Phil Hughes was put on the disabled list Friday, the result not of injury but of what he and the Yankees called a "dead arm." Said Hughes, "It's just a dead, fatigued feeling."
Hughes, 0-1 with a 13.94 ERA after three starts, didn't have his usual fastball in spring training, but all involved figured it would come back once the regular season started. It didn't.
"Something had to be done," said Hughes, who lasted only 41/3 innings and was charged with five runs in Thursday's start against Baltimore. "The arm strength's just not there. We have to get it right, and this will give me an opportunity to build up some arm strength."
Hughes will attempt to do that by staying with the Yankees and going through, among other things, an extensive long-toss program under pitching coach Larry Rothschild in an attempt to get his right arm to where the pitcher and the team believe it should be.
Sending Hughes to Triple-A Scranton/Wilkes-Barre was considered, but ultimately the Yankees decided that keeping him in New York was the better course of action. "I want to go out there and compete, but when I'm going out there with subpar stuff, it's hard to do that and it's frustrating," Hughes said. "It will be good to get this handled and taken care of, and hopefully, I'll be back and helping the team win like I know I'm capable of doing.
"It's just tough right now going out there without the ability and stuff I know I have. It's a matter of getting it right. This will give me the opportunity just to throw and get it right."
Hughes saw progress in Thursday's start. He hit 90 to 92 mph in the first two innings before his fastball reverted to 88 and 89 mph, where it was in his first two starts. "It's just not there," he said of his velocity.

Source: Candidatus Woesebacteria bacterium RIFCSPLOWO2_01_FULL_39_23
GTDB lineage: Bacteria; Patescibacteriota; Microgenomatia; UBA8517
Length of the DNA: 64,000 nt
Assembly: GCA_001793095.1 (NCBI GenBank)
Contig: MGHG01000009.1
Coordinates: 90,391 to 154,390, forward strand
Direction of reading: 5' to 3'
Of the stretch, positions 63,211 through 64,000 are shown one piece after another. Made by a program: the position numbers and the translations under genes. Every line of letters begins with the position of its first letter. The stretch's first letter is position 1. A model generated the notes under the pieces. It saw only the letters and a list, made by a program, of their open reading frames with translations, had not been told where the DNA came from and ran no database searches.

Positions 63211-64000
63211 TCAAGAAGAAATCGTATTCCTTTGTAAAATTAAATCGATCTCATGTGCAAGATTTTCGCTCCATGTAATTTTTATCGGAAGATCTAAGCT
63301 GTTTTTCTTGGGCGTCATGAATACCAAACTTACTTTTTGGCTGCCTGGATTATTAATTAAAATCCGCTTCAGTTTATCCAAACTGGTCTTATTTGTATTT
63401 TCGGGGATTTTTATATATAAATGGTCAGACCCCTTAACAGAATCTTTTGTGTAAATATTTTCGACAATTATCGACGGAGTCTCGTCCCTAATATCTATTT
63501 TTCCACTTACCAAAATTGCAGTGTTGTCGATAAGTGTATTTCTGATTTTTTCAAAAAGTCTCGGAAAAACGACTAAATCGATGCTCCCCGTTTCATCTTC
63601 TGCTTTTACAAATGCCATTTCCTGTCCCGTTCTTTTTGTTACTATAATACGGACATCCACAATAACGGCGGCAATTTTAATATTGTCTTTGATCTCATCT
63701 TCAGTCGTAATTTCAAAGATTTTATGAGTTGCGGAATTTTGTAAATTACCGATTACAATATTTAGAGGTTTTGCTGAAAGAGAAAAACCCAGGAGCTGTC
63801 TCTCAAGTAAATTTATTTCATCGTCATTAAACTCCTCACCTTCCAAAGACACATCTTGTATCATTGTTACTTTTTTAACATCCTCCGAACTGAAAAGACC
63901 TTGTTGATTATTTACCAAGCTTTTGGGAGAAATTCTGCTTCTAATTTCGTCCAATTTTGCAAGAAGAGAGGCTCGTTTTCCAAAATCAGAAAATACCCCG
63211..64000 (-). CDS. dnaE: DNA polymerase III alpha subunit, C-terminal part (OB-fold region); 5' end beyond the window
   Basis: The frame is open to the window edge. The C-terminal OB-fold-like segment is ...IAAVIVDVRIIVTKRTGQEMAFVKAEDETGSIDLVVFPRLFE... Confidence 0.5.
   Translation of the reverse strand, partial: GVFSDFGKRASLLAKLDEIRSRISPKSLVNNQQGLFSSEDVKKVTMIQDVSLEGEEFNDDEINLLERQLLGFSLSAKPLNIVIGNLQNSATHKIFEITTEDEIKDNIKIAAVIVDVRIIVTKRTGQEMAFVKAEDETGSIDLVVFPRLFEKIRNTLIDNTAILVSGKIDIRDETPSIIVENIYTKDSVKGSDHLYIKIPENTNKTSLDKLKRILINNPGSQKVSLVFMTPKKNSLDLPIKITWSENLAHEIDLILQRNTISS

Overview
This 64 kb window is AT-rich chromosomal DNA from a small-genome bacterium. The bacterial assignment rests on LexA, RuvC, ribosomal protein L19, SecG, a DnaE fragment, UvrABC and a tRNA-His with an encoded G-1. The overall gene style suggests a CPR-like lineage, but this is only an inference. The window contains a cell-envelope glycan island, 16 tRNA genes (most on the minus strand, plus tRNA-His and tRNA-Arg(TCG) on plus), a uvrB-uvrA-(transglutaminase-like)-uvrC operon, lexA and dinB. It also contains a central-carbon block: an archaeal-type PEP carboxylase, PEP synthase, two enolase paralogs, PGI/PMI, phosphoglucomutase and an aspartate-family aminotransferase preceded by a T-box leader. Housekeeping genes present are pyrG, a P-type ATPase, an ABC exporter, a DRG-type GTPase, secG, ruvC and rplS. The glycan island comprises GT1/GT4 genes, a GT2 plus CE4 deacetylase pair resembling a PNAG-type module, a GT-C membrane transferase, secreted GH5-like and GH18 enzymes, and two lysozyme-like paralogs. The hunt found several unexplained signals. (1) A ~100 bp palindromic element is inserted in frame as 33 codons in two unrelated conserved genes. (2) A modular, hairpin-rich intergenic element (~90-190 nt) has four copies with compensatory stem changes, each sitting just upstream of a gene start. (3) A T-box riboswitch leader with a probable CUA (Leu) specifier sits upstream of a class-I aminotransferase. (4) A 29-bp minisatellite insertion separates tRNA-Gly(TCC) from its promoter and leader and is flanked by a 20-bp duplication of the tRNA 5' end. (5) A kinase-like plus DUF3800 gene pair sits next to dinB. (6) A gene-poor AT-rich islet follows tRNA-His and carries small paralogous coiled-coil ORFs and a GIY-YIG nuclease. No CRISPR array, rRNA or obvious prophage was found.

Joe Girardi said he took some encouragement from Hughes reaching 92. "My level of concern, in a sense it kind of lessened [Thursday] night when I saw 92," Girardi said. "But then it fell off, which made me feel that it just seems like he's going through a dead arm [period], which is not something unusual for pitchers to go through. But you usually hope you go through it in spring training; you're able to get rid of it. He has not been able to get rid of it. And there is concern because we know the importance of Phil to our rotation. But I was a little encouraged last night when I saw more velocity."
Girardi said Bartolo Colon will take Hughes' rotation spot. Girardi said Colon, who threw 54 pitches in three scoreless innings Thursday, could go 80 to 85 pitches in his first start. His three relief outings (3.97 ERA, 13 strikeouts in 111/3 innings) came in starts by Hughes.
"I'm very confident," Hughes said. "It's not one of those things where I feel like it's going to take months. I feel like it's something that's going to change pretty quick. I just need to work hard at it and do my long toss and do my exercises, and hopefully it will be there."